Digital Photoghraphy - Newbie's Guide

September 30, 2015  •  Leave a Comment

As a newbie, think about how you want to use the camera. Are you just planning to take pictures of your growing kid, family ? Is it just for capturing some moments while travelling ? or, do you really have interest in learning  photography ?  What is your motivation? Start with an entry level camera, DSLR or mirror less or  point and shoot.  It mostly doesn’t matter what you buy first. Think about how much time and effort you will like to invest in the learning process.  Ask friends, or there are several resources online like Ron’s blog to do the initial research on cameras. Don’t set a  budget to buy your first camera, just buy an entry level camera first. If you decide ‘I want to spend $2000, and what is the best camera I can buy’, then your pictures are not going to be better than your iPhone pictures, if you really do not learn how to use it well.

Once you buy a camera, learn how to use the camera well. Understand different modes in the camera like Aperture priority, Shutter priority, Manual mode. These are the only three modes required in any camera, trust me. Learn focusing modes.  Find a book similar to ‘Sony NEX 7 for dummies’, that kind of  books are available for most popular cameras. Read your camera’s manual. Many cameras have built in features for panorama, HDR, fast moving objects ( kids ) , night shots etc. Understand the capabilities of your camera well. It may be just a click at the right moment, with the right mode set,  that is all required to get an image that captures a moment.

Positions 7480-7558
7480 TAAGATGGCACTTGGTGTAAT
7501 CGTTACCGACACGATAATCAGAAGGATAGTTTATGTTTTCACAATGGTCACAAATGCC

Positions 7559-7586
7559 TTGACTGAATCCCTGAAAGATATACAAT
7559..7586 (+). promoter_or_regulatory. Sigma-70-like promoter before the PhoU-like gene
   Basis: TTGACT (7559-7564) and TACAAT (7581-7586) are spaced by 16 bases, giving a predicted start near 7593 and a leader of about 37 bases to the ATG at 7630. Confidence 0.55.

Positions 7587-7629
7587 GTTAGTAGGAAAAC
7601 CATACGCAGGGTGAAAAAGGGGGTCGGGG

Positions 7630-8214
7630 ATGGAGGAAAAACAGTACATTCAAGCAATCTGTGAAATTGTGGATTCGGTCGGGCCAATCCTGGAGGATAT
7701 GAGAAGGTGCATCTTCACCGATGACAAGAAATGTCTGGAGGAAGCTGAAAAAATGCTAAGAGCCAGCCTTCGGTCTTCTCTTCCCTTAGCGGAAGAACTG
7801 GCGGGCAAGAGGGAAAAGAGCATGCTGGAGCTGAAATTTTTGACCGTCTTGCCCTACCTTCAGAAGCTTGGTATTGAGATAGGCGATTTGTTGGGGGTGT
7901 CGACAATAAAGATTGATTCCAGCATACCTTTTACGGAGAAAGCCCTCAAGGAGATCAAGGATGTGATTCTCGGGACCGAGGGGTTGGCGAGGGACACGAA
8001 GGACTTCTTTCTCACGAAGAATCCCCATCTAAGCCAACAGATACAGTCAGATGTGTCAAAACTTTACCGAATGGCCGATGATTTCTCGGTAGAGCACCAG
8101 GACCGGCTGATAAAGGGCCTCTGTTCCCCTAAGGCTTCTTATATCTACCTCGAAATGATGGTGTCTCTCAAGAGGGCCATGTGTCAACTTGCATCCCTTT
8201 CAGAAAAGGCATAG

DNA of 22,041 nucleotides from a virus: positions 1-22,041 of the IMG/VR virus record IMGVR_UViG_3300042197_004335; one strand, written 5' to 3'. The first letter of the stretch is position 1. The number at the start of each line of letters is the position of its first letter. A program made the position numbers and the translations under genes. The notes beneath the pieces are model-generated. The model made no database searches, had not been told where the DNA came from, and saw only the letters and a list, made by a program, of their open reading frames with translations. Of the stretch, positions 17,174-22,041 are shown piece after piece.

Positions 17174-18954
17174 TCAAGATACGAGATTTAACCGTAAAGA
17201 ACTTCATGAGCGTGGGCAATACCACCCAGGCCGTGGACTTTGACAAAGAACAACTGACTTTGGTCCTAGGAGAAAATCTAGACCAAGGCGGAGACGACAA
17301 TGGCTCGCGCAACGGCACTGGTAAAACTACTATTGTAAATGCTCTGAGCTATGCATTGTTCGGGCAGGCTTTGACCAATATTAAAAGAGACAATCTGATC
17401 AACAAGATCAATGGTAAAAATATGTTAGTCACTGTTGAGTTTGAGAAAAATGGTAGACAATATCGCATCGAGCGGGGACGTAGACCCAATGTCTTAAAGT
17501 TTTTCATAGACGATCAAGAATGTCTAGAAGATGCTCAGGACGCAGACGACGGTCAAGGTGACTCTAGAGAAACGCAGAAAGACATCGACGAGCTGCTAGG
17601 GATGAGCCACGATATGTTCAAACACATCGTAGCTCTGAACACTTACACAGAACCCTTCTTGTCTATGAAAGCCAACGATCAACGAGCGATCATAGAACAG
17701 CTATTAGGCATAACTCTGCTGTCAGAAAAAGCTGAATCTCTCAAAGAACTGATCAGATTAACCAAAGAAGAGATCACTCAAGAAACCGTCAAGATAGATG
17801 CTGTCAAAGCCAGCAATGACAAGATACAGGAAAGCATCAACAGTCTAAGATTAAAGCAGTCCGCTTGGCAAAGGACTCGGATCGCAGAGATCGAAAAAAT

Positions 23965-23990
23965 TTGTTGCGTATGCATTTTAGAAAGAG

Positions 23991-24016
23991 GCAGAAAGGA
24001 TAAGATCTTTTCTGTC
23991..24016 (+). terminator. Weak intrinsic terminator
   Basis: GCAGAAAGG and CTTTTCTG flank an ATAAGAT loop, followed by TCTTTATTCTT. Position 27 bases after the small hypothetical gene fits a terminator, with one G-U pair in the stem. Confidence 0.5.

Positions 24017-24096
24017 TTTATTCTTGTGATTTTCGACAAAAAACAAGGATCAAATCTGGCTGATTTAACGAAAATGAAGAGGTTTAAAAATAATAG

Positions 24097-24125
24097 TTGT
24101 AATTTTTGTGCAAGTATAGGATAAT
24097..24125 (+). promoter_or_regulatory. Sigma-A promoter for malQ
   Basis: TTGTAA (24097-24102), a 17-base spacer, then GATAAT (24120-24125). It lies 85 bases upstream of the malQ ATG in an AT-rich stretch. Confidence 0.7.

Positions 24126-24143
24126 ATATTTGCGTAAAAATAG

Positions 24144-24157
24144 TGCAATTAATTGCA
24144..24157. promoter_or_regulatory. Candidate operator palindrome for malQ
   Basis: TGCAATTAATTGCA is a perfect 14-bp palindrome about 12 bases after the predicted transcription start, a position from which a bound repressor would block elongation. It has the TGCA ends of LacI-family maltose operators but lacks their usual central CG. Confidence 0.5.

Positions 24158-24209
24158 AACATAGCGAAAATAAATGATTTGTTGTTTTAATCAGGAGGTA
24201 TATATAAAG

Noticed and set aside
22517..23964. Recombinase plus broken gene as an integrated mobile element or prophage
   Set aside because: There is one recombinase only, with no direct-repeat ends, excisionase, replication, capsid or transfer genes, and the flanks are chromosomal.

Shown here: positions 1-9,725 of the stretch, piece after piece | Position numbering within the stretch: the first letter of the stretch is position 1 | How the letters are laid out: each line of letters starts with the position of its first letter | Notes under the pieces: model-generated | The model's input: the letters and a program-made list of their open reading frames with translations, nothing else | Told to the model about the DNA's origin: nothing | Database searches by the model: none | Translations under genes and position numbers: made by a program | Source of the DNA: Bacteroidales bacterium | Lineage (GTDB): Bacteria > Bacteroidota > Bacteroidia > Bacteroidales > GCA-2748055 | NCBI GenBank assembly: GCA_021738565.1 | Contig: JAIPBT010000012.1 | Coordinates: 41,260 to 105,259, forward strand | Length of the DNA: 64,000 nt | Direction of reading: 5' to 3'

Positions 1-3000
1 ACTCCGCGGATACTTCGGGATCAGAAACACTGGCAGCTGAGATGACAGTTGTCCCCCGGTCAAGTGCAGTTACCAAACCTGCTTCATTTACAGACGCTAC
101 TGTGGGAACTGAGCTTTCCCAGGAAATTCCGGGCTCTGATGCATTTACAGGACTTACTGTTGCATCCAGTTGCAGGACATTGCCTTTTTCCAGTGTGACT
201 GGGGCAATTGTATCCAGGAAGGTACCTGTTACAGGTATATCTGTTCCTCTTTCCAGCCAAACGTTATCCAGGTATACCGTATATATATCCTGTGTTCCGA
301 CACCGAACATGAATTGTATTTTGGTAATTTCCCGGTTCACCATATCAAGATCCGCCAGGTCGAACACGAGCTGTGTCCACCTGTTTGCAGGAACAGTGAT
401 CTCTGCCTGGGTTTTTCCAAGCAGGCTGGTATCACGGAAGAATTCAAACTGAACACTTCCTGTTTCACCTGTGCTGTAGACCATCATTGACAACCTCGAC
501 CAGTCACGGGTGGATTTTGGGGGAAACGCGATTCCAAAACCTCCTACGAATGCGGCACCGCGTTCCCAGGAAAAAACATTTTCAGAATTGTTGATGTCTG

Understand exposure . . .  Aperture, Shutter speed and ISO . . understand the relation between these three well, this will teach you the basics of light. Experiment by shooting every day. Don’t let the camera chose more than one of Aperture, Shutter speed and ISO.  Go to  library and browse Photography books, read a few pages and keep browsing until you find a book that you like. You do not need to read a book just because I like it, find a book that has a presentation that you like to read. I find Bryan Peterson’s ‘Understanding Exposure’ and ‘Understanding Shutter Speed’ great resources to learn the basics of photography. I use them as references.  Watch 500px.com and look at interesting images, it is a great free resource. You will also find tutorials explaining how to shoot this kind of pictures’ type of  topics.

Understand depth of field . . .  Learn how the (1) focal length, (2) aperture or (3) the distance between the subject and lens can affect the depth of field. Learn  how to take a picture of your kid with blurred background. I am sure everyone likes such pictures, learn how to do that, you can do it with any camera, including a point and shoot. Understand and analyze what depth of field you need in different kind of situations, do you need sharpness throughout  the frame, or do you want to isolate the subject using depth of field ?  Remember, you do not need a pro camera to get interesting pictures.  KCLS, and Lynda.com have got several resources that teach you basics of photography.